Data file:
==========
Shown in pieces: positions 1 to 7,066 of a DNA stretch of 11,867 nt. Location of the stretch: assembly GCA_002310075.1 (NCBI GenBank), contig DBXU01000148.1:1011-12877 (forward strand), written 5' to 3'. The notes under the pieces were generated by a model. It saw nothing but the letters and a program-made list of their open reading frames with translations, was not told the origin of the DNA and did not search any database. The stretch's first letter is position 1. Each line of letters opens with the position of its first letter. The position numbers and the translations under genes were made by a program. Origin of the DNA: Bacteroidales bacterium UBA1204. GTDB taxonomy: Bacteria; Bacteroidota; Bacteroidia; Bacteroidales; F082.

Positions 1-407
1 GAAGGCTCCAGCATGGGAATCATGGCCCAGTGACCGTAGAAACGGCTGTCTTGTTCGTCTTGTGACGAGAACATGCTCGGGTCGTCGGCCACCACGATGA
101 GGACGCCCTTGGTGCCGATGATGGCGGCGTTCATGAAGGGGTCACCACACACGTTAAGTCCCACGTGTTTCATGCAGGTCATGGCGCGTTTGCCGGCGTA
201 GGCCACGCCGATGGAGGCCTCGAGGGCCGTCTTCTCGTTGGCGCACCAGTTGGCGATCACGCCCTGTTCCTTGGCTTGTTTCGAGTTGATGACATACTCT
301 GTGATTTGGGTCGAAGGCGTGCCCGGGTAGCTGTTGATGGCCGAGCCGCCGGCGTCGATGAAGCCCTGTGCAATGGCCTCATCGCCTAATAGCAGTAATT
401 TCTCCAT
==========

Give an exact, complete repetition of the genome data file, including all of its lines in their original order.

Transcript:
Shown in pieces: positions 1 to 7,066 of a DNA stretch of 11,867 nt. Location of the stretch: assembly GCA_002310075.1 (NCBI GenBank), contig DBXU01000148.1:1011-12877 (forward strand), written 5' to 3'. The notes under the pieces were generated by a model. It saw nothing but the letters and a program-made list of their open reading frames with translations, was not told the origin of the DNA and did not search any database. The stretch's first letter is position 1. Each line of letters opens with the position of its first letter. The position numbers and the translations under genes were made by a program. Origin of the DNA: Bacteroidales bacterium UBA1204. GTDB taxonomy: Bacteria; Bacteroidota; Bacteroidia; Bacteroidales; F082.

Positions 1-407
1 GAAGGCTCCAGCATGGGAATCATGGCCCAGTGACCGTAGAAACGGCTGTCTTGTTCGTCTTGTGACGAGAACATGCTCGGGTCGTCGGCCACCACGATGA
101 GGACGCCCTTGGTGCCGATGATGGCGGCGTTCATGAAGGGGTCACCACACACGTTAAGTCCCACGTGTTTCATGCAGGTCATGGCGCGTTTGCCGGCGTA
201 GGCCACGCCGATGGAGGCCTCGAGGGCCGTCTTCTCGTTGGCGCACCAGTTGGCGATCACGCCCTGTTCCTTGGCTTGTTTCGAGTTGATGACATACTCT
301 GTGATTTGGGTCGAAGGCGTGCCCGGGTAGCTGTTGATGGCCGAGCCGCCGGCGTCGATGAAGCCCTGTGCAATGGCCTCATCGCCTAATAGCAGTAATT
401 TCTCCAT